Deacon Kevin Gingras

March 21, 2121, 5th Sunday of Lent

So quite a few years back I took my son out shopping for a gift for his mother. I told him this expedition was to purchase a gift for his mother and nothing else. NO TOYS. We went to the mall and I foolishly parked in a spot where we would have to walk past the toy store on our way to Jordan Marsh. That was enough. He began to petition me for a toy. Again, I lovingly explained what our trip was for. He didn’t stop and his petition escalated to supplication. We are now in Jordan Marsh and his petition turns to frustration and anger with my response. The more he petitioned the more I dug my feet in and would not relent to that behavior. Finally, I decide it’s best we just head back home empty-handed. As I grab hold of him and we slog through Jordan Marsh he is now exclaiming “He’s not my father, he’s not my father” over and over again. I remember the look the lady at the makeup counter gave me. I managed to eke out a small wry smile and look her in the eye and say: “If he wasn’t my son do you think I’d still be holding on to him”? She smiled back and mentioned how he looks just like me and fortunately we were able to leave without security getting involved. Sometimes we feel God is like that, don’t we? No matter how hard we pray we feel he isn’t listening to us. Rest assured, He hears our prayers, all of them. Of course, God, like a good parent, knows how our prayers should be answered, and sometimes we don’t get our petitions and supplications answered as we would like. Jeremiah is prophesying about an answer to the prayers of the Jewish people of that time. The answer will be a Messiah who, through Jeremiah says:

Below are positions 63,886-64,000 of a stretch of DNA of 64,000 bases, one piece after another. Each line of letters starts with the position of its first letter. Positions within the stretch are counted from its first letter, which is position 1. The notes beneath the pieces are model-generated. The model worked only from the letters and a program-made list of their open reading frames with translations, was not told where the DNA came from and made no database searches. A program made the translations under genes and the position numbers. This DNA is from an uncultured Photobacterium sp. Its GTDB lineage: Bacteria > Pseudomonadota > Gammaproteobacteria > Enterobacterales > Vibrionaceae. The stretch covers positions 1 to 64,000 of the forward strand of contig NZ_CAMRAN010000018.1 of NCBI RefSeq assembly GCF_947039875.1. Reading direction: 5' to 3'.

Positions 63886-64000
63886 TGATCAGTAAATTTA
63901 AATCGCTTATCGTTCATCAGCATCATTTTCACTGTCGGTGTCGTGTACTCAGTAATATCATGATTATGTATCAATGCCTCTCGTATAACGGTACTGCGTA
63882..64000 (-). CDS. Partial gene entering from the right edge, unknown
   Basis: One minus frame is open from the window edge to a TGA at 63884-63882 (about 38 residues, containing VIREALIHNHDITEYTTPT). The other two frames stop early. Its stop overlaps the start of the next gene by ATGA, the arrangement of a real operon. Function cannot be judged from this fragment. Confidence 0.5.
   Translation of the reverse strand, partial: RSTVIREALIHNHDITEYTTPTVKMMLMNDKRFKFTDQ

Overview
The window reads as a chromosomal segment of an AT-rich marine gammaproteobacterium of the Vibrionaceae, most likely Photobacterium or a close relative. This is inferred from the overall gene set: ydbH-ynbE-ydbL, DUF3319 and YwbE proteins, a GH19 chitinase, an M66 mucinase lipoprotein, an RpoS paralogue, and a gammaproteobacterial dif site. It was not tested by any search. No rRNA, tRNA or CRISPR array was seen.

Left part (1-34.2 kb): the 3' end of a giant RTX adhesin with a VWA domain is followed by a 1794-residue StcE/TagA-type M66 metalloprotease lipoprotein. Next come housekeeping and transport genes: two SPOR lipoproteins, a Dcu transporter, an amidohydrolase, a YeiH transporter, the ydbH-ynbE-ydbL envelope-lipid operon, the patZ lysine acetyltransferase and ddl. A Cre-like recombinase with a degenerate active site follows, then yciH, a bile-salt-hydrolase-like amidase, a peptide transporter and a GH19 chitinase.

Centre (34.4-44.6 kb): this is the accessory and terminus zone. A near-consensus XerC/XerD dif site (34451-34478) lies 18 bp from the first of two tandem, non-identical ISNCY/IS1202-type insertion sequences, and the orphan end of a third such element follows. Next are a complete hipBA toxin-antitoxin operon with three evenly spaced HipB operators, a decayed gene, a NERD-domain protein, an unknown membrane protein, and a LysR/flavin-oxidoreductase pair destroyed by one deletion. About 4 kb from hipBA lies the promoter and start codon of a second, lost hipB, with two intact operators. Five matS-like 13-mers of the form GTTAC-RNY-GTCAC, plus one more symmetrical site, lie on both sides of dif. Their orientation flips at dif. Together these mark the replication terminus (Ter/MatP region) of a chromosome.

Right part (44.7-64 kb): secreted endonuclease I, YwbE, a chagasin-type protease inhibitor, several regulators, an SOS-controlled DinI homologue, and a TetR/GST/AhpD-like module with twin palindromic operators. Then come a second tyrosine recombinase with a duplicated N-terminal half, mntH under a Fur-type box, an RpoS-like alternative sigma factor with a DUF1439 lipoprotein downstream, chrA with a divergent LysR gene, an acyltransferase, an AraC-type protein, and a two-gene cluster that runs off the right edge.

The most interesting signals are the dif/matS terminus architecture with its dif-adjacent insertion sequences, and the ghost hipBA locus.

I will be their God, and they shall be my people - All, from least to greatest, shall know me, says the LORD, for I will forgive their evildoing and remember their sin no more.

For some of the Jews, especially the leaders, this prayer will not be answered in a way they want and they will put that Messiah to death in their aggravation, exclaiming like my son did that day at the mall: “He’s not my Father”! I’m glad I didn’t suffer the same outcome at the mall that day, I made it home alive! Contrary to what they wanted to believe about God - He is our father. We should have a relationship with him. One of the ways we do that is through prayer. We hear about Jesus praying all the time in the Gospels to his Father God. Our second reading from Hebrews illustrates that well as it states: